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10705Re: Fwd: Gnostic claims to Paul of Tarsus

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  • pmcvflag
    Feb 28, 2005
      This post from Lady Cari clarifies things a great deal (and as
      always, provides better perspective for the conversation). I had
      been under the impression that the book dealt with the origins of
      Paul's theological thinking, and I am happy to hear that was a
      misconception on my part. What Lady Cari outlines for us here makes
      infinitely more sense.

      As we talked about previously, understanding Paul in an historical
      way is pretty limited, and our only recourse then is his few
      accepted writings (roughly half of what is attributed to him in the
      New Testement). The problem is, hermeneutics.... how are we to
      interprate these writings? Obviously many people from many movements
      saw Paul as their own, and the "orthodox" view of who Paul is
      obviously doesn't stand up.

      The only question to be answered here then would be, who Paul was in
      the understanding of, and how Paul was interprated by, the Gnostics.


      ________________Cari's Post_____________________________

      Hello everyone! There are certainly many members here who have read
      or are at least familiar with Elaine Pagels's _The Gnostic Paul_,
      which we've alluded to before in discussion.

      PMCV, Dr. Pagels offers a detailed exegesis of various letters
      attributed to Paul. Perhaps you or others might have specific
      questions or verses in mind that others or I could address either in
      summary or by quoting from Dr. Pagels's book.

      Her introduction clarifies in detail hermeneutical history related to
      Paul. She also states her specific focus ~

      "…on Paul _as he is being read in the second century_. The subject
      is, of course, not Paul himself but `the gnostic Paul' -- that is,
      the figure that emerges from second-century gnostic sources. This
      investigation into the history of hermeneutics makes no attempt to
      reconstruct a historical account of the apostle himself, or of the
      issues he confronted in his own communities. Instead the task is to
      investigate how two conflicting views of Paul emerge and develop as
      early as the second century."

      Dr. Pagels's study includes evidence from sources such as 1) extant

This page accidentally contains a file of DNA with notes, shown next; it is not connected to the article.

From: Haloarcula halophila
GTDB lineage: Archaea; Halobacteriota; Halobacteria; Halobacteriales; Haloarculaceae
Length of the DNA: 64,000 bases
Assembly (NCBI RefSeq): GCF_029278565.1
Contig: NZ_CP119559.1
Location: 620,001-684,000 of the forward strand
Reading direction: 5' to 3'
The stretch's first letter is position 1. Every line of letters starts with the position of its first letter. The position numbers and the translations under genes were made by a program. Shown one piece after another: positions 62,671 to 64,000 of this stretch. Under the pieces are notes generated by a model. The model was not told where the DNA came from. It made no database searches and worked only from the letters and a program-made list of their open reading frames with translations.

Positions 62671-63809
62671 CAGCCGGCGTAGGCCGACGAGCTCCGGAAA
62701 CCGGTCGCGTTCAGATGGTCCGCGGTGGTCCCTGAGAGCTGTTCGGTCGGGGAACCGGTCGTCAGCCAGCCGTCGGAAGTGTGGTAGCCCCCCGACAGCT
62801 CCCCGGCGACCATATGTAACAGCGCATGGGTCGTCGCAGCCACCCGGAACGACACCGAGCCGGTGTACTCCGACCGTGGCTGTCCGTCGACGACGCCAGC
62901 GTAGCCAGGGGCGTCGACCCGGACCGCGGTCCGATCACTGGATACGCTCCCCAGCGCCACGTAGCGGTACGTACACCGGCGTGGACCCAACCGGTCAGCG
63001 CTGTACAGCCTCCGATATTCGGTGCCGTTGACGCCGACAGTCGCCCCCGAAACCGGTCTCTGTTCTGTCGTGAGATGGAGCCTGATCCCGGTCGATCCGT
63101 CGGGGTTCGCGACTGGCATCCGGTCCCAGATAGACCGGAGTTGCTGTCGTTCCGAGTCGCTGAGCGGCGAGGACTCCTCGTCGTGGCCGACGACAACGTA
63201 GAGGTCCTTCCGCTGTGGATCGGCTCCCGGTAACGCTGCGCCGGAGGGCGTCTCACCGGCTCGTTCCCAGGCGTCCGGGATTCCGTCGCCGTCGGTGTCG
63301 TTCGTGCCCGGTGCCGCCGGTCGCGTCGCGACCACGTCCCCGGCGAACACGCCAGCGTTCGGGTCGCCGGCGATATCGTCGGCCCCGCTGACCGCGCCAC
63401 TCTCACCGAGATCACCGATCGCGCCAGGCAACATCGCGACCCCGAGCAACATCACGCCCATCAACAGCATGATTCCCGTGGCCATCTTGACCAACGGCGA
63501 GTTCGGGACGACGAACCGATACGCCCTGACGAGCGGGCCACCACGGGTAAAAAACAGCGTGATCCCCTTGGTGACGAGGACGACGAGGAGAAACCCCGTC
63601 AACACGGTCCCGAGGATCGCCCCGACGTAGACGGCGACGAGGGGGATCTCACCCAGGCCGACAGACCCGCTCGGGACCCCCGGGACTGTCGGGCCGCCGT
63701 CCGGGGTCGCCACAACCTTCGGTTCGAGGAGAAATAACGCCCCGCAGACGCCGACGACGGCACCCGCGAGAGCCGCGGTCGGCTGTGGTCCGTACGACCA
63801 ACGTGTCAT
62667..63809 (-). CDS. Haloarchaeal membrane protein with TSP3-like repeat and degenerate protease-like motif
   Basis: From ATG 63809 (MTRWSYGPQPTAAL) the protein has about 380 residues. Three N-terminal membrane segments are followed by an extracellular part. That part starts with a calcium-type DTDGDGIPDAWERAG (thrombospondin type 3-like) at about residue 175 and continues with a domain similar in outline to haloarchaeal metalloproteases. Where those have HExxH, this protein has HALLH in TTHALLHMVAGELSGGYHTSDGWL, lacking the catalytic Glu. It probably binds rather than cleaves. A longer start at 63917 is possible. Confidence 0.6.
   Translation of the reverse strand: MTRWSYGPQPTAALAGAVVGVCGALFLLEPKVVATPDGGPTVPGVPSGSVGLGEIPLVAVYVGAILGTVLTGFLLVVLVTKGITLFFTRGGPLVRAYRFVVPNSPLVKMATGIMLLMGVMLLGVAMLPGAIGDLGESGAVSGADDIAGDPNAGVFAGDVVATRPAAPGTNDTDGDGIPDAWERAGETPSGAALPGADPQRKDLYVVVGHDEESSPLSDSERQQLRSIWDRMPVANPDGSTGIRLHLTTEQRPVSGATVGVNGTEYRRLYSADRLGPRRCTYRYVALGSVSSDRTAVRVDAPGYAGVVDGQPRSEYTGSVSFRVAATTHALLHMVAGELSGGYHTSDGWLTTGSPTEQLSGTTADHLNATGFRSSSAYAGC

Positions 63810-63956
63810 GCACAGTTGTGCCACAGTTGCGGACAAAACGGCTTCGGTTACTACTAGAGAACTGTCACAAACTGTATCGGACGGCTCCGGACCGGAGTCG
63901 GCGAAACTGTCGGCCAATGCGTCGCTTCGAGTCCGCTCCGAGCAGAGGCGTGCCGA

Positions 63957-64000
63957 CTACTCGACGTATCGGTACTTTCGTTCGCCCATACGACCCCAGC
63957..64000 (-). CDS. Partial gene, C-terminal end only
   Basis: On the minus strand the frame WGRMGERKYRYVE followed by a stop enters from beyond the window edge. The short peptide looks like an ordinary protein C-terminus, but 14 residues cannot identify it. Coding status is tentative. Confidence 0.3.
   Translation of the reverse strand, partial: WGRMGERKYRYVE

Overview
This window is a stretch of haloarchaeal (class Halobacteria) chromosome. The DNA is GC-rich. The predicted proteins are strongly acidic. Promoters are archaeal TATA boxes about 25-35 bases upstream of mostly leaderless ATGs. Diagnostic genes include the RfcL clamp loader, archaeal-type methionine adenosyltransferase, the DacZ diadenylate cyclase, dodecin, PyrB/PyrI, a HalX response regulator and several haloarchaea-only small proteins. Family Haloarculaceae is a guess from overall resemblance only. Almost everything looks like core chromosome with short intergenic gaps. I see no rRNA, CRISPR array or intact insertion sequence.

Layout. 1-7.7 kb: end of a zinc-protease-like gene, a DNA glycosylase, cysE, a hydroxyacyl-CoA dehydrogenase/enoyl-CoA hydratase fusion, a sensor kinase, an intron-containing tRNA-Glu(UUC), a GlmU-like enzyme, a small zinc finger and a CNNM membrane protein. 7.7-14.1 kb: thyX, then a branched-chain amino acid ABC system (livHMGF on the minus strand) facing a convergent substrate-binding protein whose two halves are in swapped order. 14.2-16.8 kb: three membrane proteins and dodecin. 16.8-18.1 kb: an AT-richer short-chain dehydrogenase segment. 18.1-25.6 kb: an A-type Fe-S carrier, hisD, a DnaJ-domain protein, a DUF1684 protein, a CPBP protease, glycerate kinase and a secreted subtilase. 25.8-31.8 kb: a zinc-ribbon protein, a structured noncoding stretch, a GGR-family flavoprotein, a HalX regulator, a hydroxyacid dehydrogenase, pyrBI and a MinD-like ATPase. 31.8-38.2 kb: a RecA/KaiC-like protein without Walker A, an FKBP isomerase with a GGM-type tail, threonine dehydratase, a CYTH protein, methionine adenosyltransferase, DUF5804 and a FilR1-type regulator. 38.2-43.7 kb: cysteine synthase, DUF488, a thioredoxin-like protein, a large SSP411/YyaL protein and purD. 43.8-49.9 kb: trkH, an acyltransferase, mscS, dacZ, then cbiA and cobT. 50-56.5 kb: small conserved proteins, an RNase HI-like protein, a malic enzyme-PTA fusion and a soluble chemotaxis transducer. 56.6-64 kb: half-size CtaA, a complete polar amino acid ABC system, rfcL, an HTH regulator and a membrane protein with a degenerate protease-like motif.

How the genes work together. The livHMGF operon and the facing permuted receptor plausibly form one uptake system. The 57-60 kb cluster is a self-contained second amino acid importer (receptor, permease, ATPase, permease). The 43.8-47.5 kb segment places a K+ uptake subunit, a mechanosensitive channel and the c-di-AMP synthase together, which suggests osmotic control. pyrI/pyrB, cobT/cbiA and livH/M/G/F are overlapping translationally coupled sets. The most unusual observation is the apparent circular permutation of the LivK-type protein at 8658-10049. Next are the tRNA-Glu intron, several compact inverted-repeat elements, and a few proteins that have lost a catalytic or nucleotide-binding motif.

fragments of such teachers as Valentinus, Ptolemy, Heracleon, and
      Theodotus; 2) passages of Valentinian exegesis from accounts of
      specific heresiologists she enumerates; and 3) citations and
      allusions to "Pauline" texts found in Nag Hammadi writings (those
      generally considered Valentinian).

      In her introduction, Elaine Pagels also mentions Paul's sense
      of "dual responsibility," which ~

      "impels Paul to write his letters, as he preaches, `in two ways at
      once.' As he proclaims the savior to psychics in terms they can
      grasp, so he addresses to them the outward, obvious message of his
      letters. But to the initiates, who discern `the truth' hidden there
      in `images,' he directs his deeper communication: they alone
      interpret pneumatically what psychics read only literally."

      And, as such, Dr. Pagels discusses letters ~

      "which (according to extant evidence) the Valentinians considered
      Pauline: Romans, 1-2 Corinthians, Galatians, Ephesians, Philippians,
      Colossians, and Hebrews. (The very few references to 1-2
      Thessalonians are discussed in other sections.)

      "Examination of the Greek and Coptic texts is, of course, essential
      for scholarly evaluation of the evidence cited. For the reader's
      convenience, however, sections of the Greek texts of the epistles
      (selected according to availability of corresponding Valentinian
      exegesis) have been included and translated to indicate the textual
      basis of the gnostic reading (e.g. 1 Cor 2:14a: `the psychic does not
      discern pneumatic things'). Passages of Valentinian exegesis are
      cited below the text under discussion. Where no Valentinian
      citations are extant for a certain passage, the Pauline text is

      I hope this little summary offers a bit of help to get things

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